Balanced Forces

Balanced forces occur when two forces applied to an object are equal in magnitude but opposite in direction.

Isaac Newton’s First Law of Motion is closely related to the concept of balanced forces. This law states that an object at rest will remain at rest, and an object in motion will remain in motion with the same speed and direction, unless acted upon by an unbalanced force.

In other words, if the forces acting on an object are balanced, the object will maintain its current state of motion, either staying at rest or moving at a constant velocity.

Let’s look at Newton’s first law using a lorry as an example:

Let’s assume that the forces acting on the lorry are balanced.

  • If the lorry was originally moving, then it will continue to move in the same direction and at the same speed.
  • If the lorry was not moving, then it will remain stationary.

In this example, the two opposing forces are thrust and friction. Friction is a force that resists the motion of surfaces sliding across each other. Due to the roughness of the road surface and the wheels of the lorry, friction acts in the opposite direction to the lorry’s motion. Therefore, the wheels and the road cannot slide across each other easily.

If the forces are balanced, then the thrust and friction are equal but opposite in direction. In this case, two scenarios can occur. If the lorry was initially at rest, it will remain stationary. However, if it was already in motion, it will continue to move at a constant speed.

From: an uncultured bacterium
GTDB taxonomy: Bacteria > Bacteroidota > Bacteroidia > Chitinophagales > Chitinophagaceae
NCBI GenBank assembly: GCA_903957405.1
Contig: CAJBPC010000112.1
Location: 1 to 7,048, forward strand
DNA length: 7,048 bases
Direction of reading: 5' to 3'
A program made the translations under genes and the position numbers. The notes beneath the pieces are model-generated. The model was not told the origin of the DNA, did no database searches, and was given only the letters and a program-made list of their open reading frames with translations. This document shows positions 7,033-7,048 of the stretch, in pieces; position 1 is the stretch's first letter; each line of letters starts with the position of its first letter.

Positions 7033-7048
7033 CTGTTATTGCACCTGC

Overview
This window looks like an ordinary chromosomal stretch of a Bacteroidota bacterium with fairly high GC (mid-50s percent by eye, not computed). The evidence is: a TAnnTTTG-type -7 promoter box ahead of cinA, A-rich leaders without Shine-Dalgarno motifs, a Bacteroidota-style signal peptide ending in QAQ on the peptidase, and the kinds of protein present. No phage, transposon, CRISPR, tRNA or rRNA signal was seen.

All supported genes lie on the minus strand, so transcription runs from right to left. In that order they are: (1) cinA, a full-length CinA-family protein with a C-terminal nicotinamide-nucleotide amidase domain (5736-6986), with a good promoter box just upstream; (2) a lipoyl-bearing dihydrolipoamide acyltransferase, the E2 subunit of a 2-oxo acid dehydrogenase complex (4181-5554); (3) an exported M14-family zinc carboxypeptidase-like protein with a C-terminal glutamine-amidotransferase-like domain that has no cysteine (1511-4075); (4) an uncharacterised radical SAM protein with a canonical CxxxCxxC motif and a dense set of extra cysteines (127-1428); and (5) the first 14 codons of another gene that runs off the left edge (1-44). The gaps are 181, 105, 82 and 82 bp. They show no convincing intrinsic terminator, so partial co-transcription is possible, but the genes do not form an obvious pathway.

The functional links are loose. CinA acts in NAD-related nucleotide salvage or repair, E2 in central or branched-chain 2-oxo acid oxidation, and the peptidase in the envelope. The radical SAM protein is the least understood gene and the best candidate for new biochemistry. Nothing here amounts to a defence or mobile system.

Another example involves boats in water

A boat floats because the upthrust, also known as buoyancy, from the water balances out the weight of the boat.

This concept is illustrated in the diagram below. Keep in mind that buoyancy is the upward force exerted by a fluid, opposing the weight of an object that is partially or fully immersed.

  • On the left – As the buoyant force is greater than the force of gravity, the object will keep going up
  • In the middle – As the buoyant force is equal to the force of gravity, the object will float
  • On the right – As the buoyant force is less than the force of gravity, the object will sink

Force Diagrams

The best way to represent this is by using force diagrams.

(hint: arrows are very important)

In a force diagram, the arrows indicate both the direction and the magnitude of the force.

In the diagram above, you’ll notice that the two arrows are of the same length. This tells us that the forces acting on the book are equal (but opposite).

The bigger the arrow size, the greater the force. When forces are balanced, we can say that the overall force is zero. This overall force is known as the resultant force.